A welcome addition to the literature of the Holocaust and Nazi Germany.




A new history of the Bund, an “idealistic group of Germans who, in a small way, did something remarkable.”

After the fall of the Third Reich, many Germans zealously asserted that they had never sympathized with the fascist regime; indeed, there were those few who truly resisted the scourge and even tried to rescue its victims. This history chronicles the significant contributions of one group, the Bund. Roseman (Director, Jewish Studies/Indiana Univ., The Wannsee Conference and the Final Solution, 2002, etc.), an award-winning historian of Nazi Germany, tells of a small group of leftist idealists that was established in the days of the Weimar Republic to improve humanity with lectures, exercise, pamphlets, and dance performances. Called simply the Bund, its “inspirational leader” was Artur Jacobs, who possessed “boundless optimism and self-confidence.” He was not Jewish, but his wife was. After the mob outrages against German Jews on Kristallnacht, members of the Bund, even under the watchful eyes of the brown-shirted offenders, offered succor and sympathy, fruit and flowers to those eventually headed to the concentration camps. They also supplied lifesaving Bund houses for some Jews. Providing help was exceedingly difficult. Relatives of some of the group’s adherents were in the Wehrmacht, there were constant and devastating air raids in the Ruhr homeland of the Bund, and rations were scarce. Not surprisingly, after the Allied victory in Europe, when reparations became available to proven victims of the Third Reich, Bundists, including Jacobs, lined up. Recounting their considerable trials, many, including Jacobs, exaggerated their wartime exploits and their suffering. With meticulous research into personal papers and other primary material, Roseman provides a singular footnote to the story of life in Hitler’s Germany. Reflecting on the story of the Bund, readers may ask again: “What would I have done?”

A welcome addition to the literature of the Holocaust and Nazi Germany.

Pub Date: Aug. 13, 2019

ISBN: 978-1-62779-787-0

Page Count: 352

Publisher: Metropolitan/Henry Holt

Review Posted Online: June 17, 2019

Kirkus Reviews Issue: July 1, 2019

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The author's youthfulness helps to assure the inevitable comparison with the Anne Frank diary although over and above the...


Elie Wiesel spent his early years in a small Transylvanian town as one of four children. 

He was the only one of the family to survive what Francois Maurois, in his introduction, calls the "human holocaust" of the persecution of the Jews, which began with the restrictions, the singularization of the yellow star, the enclosure within the ghetto, and went on to the mass deportations to the ovens of Auschwitz and Buchenwald. There are unforgettable and horrifying scenes here in this spare and sombre memoir of this experience of the hanging of a child, of his first farewell with his father who leaves him an inheritance of a knife and a spoon, and of his last goodbye at Buchenwald his father's corpse is already cold let alone the long months of survival under unconscionable conditions.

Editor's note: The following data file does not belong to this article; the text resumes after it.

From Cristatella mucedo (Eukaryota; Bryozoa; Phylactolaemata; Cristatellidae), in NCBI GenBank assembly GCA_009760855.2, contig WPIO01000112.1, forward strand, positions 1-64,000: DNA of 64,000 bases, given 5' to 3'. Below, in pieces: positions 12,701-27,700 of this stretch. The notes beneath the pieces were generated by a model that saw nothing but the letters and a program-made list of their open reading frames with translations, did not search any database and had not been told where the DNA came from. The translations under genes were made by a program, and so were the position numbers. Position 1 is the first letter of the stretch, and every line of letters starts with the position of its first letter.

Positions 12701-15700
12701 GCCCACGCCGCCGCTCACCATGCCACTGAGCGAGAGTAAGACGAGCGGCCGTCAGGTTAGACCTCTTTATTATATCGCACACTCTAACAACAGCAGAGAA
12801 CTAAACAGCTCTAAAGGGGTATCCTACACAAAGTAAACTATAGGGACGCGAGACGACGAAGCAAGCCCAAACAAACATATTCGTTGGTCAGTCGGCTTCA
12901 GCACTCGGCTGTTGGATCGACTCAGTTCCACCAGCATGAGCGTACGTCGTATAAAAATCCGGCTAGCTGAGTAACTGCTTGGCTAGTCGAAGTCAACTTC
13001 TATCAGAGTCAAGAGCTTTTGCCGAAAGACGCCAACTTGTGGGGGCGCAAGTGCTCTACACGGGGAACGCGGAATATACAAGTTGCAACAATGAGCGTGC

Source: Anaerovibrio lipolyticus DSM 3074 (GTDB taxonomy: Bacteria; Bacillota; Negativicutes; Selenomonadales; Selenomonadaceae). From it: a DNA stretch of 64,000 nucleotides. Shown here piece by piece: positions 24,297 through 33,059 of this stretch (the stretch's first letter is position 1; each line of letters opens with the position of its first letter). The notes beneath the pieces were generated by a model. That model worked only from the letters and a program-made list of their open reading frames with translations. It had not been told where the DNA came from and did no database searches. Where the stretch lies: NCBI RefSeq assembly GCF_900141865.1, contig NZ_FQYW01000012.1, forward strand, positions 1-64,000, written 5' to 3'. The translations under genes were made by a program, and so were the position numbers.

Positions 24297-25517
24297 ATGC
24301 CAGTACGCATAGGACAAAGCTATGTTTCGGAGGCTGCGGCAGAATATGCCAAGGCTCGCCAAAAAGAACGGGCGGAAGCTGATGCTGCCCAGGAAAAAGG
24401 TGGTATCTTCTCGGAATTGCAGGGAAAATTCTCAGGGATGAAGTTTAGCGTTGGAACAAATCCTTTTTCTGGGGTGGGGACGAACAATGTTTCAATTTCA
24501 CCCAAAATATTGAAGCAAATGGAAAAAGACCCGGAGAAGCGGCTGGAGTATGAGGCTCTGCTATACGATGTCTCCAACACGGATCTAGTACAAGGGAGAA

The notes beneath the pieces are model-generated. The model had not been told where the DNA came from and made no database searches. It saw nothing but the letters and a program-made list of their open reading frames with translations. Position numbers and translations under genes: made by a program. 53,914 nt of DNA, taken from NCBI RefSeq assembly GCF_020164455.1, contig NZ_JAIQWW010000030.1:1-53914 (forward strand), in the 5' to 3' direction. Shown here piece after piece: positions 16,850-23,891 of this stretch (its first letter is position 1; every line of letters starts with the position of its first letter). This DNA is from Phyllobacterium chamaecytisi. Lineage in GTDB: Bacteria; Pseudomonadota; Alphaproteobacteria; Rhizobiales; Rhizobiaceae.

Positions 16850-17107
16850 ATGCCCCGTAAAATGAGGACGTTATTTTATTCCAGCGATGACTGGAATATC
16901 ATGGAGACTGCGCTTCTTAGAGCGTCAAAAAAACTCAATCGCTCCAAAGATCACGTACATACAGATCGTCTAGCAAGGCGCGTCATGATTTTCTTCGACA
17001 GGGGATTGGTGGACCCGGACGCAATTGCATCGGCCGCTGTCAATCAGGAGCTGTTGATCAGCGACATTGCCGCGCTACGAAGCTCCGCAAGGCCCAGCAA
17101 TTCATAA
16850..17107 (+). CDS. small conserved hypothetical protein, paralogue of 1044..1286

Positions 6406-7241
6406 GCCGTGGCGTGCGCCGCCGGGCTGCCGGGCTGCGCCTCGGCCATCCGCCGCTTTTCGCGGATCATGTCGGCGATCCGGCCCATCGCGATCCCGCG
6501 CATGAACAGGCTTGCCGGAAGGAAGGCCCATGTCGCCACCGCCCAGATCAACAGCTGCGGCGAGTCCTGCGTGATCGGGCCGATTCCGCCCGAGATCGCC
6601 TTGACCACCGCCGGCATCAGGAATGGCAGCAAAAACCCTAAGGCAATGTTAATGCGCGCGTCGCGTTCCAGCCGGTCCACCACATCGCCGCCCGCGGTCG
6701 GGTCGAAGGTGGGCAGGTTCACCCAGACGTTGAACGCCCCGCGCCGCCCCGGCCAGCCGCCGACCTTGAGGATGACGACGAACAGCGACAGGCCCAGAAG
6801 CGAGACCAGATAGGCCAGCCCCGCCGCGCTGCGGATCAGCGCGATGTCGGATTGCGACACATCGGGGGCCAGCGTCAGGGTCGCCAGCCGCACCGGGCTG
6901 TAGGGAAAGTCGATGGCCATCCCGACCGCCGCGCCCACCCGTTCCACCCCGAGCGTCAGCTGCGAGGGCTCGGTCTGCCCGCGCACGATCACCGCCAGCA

The author's youthfulness helps to assure the inevitable comparison with the Anne Frank diary although over and above the sphere of suffering shared, and in this case extended to the death march itself, there is no spiritual or emotional legacy here to offset any reader reluctance.

Pub Date: Jan. 16, 2006

ISBN: 0374500010

Page Count: 120

Publisher: Hill & Wang

Review Posted Online: Oct. 7, 2011

Kirkus Reviews Issue: Jan. 15, 2006

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For Howard Zinn, long-time civil rights and anti-war activist, history and ideology have a lot in common. Since he thinks that everything is in someone's interest, the historian—Zinn posits—has to figure out whose interests he or she is defining/defending/reconstructing (hence one of his previous books, The Politics of History). Zinn has no doubts about where he stands in this "people's history": "it is a history disrespectful of governments and respectful of people's movements of resistance." So what we get here, instead of the usual survey of wars, presidents, and institutions, is a survey of the usual rebellions, strikes, and protest movements. Zinn starts out by depicting the arrival of Columbus in North America from the standpoint of the Indians (which amounts to their standpoint as constructed from the observations of the Europeans); and, after easily establishing the cultural disharmony that ensued, he goes on to the importation of slaves into the colonies. Add the laborers and indentured servants that followed, plus women and later immigrants, and you have Zinn's amorphous constituency. To hear Zinn tell it, all anyone did in America at any time was to oppress or be oppressed; and so he obscures as much as his hated mainstream historical foes do—only in Zinn's case there is that absurd presumption that virtually everything that came to pass was the work of ruling-class planning: this amounts to one great indictment for conspiracy. Despite surface similarities, this is not a social history, since we get no sense of the fabric of life. Instead of negating the one-sided histories he detests, Zinn has merely reversed the image; the distortion remains.

Pub Date: Jan. 1, 1979

ISBN: 0061965588

Page Count: 772

Publisher: Harper & Row

Review Posted Online: May 26, 2012

Kirkus Reviews Issue: Jan. 1, 1979

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